But whatever our position is on that, we can’t just lean back – be it either because we are satisfied with the outcome of the election, or be it because we are despairing – or even worse, indifferent. We are first and foremost followers of Christ, and bound to his command of love. We are called to shed a light on every injustice, committed by anyone, far left, far right, and anywhere in between. We gotta stay on our toes, at all times – for the sake of Christ, and for the sake of our neighbor who is disadvantaged or underprivileged. We have to stay awake, under all circumstances.

The end is near. Christ is on his way. Maybe not in the way of one last and definite appearance as the heavens are rendered open and things suddenly and radically are changed – but rather each and every day, each and every night, as Christ is waiting to be welcomed into our lives. And this daily and nightly coming is apocalyptic, and it marks the end – the end of something. Indifference. Ignorance. Hubris. A false sense of security that we derive from the idols that are worshiped so openly and blatantly in this country and around the world – money, power, privilege. It may be hard to have all these things come to an end, because they make our lives so much easier.

But our comfort here on earth is not the goal of our existence. The goal is God’s kingdom, in which everyone is reconciled with God and with one another. Christ came and continues to come to proclaim that this kingdom is near, and that we shouldn’t stop praying, ‘Thy kingdom come’.

We may grieve or even resist endings, but if we have learned anything from the story of Jesus Christ, it is that in each ending, there is a new beginning. Christ’s death on a cross on Good Friday leads to his resurrection on Easter Day. Yes, the coming of Christ and the apocalyptic, the revealing moments that follow closely should make us uncomfortable – at least a little. Are we ready? Are our lamps trimmed and lit?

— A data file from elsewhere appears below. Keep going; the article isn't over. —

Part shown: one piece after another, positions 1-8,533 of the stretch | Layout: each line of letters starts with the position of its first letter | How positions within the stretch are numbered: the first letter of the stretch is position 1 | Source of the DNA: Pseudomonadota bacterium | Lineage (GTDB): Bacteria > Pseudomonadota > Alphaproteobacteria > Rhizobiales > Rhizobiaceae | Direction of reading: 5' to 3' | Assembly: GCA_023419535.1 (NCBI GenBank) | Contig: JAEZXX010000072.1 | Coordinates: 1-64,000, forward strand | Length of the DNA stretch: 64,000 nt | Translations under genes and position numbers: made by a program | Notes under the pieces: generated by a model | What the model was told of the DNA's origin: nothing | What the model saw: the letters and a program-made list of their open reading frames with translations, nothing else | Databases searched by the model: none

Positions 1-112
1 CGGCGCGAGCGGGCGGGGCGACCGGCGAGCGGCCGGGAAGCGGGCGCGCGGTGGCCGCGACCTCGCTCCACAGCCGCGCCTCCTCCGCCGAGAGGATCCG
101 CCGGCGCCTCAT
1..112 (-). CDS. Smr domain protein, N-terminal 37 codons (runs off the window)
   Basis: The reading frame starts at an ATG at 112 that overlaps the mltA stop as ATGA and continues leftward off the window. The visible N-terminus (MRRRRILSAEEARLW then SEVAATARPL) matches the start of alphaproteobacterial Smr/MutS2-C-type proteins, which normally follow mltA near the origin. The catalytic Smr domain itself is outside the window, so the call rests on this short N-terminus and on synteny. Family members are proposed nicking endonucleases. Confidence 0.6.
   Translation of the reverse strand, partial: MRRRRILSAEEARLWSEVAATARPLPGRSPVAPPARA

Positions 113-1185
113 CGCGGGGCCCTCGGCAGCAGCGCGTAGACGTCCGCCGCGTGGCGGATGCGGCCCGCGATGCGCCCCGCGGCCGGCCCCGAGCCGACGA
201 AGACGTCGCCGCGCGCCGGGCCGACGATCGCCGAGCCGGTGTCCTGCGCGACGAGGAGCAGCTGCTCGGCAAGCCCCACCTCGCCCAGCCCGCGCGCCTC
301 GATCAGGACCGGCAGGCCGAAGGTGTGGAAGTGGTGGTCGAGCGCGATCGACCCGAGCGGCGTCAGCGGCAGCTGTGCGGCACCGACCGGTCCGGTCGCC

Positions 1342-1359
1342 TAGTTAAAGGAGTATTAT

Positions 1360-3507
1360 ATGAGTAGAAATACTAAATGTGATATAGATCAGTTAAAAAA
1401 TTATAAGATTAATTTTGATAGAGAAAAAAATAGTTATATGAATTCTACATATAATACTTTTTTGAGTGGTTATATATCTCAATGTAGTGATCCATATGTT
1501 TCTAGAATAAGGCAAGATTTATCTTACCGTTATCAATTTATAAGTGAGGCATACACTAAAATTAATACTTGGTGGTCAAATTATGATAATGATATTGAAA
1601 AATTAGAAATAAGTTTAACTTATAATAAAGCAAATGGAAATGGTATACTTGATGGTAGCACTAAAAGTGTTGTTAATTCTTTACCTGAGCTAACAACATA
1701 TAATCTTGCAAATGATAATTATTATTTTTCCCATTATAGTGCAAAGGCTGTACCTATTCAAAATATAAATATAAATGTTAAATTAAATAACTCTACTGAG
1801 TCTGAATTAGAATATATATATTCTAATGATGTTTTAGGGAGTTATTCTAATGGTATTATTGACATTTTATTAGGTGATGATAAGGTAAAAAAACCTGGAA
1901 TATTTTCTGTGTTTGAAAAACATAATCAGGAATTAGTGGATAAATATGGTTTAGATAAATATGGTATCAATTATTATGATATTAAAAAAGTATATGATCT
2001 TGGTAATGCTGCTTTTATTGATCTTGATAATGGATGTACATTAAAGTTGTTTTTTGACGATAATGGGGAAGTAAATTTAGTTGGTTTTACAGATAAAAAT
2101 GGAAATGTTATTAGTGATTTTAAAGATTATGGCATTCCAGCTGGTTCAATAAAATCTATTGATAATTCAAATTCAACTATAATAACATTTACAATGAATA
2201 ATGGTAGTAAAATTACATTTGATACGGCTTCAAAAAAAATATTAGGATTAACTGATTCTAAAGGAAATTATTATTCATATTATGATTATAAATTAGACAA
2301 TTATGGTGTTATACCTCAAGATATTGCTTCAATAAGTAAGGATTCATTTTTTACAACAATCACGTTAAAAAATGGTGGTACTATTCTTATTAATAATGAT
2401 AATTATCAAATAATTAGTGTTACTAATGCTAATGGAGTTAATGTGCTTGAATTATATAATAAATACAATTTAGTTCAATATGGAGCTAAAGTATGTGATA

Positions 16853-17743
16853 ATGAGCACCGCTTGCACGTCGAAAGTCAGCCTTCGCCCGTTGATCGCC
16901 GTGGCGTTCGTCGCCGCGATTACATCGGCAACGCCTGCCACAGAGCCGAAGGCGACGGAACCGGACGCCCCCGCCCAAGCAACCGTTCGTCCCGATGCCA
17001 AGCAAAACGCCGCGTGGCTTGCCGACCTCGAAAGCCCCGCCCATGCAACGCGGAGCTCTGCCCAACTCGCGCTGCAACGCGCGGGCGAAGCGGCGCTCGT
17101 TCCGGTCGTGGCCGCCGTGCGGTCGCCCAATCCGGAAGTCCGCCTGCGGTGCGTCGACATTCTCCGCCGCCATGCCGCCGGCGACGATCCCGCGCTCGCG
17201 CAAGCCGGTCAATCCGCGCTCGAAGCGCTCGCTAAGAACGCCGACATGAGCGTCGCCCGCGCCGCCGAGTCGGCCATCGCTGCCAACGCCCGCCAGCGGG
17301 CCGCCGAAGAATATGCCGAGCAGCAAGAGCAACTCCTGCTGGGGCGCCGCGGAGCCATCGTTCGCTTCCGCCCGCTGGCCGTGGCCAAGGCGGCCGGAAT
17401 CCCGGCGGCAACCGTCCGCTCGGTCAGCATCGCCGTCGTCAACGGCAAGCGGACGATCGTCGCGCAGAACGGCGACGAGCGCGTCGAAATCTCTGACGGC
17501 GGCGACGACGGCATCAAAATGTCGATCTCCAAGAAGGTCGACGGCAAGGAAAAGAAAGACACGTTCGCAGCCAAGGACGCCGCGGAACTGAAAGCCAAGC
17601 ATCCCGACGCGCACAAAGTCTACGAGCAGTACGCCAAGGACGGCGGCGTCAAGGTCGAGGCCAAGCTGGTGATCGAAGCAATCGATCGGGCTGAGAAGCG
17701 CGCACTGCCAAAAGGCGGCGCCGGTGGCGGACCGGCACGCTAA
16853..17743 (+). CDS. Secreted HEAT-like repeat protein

But at the same time, it also is a reason for comfort and joy. The groom is coming, the wedding party is about to start! A party, to which, as Jesus Christ points out over and over, all are invited, even and especially those whom nobody else thinks to invite. We are invited.

And so we can embrace any kind of end, and sing – and we will do this at the end of this service:

Rejoice, rejoice, believers, and let your lights appear;

The ev’ning is advancing, and darker night is near.

The bridegroom is arising and soon is drawing nigh.

Up, pray and watch and wrestle; at midnight comes the cry.

 

Our hope and expectation, O Jesus, now appear;

Arise, O Sun so longed for, o’er this benighted sphere.

With hearts and hands uplifted, we plead, O Lord, to see

The day of earth’s redemption that sets your people free!

And may God’s people say: Amen!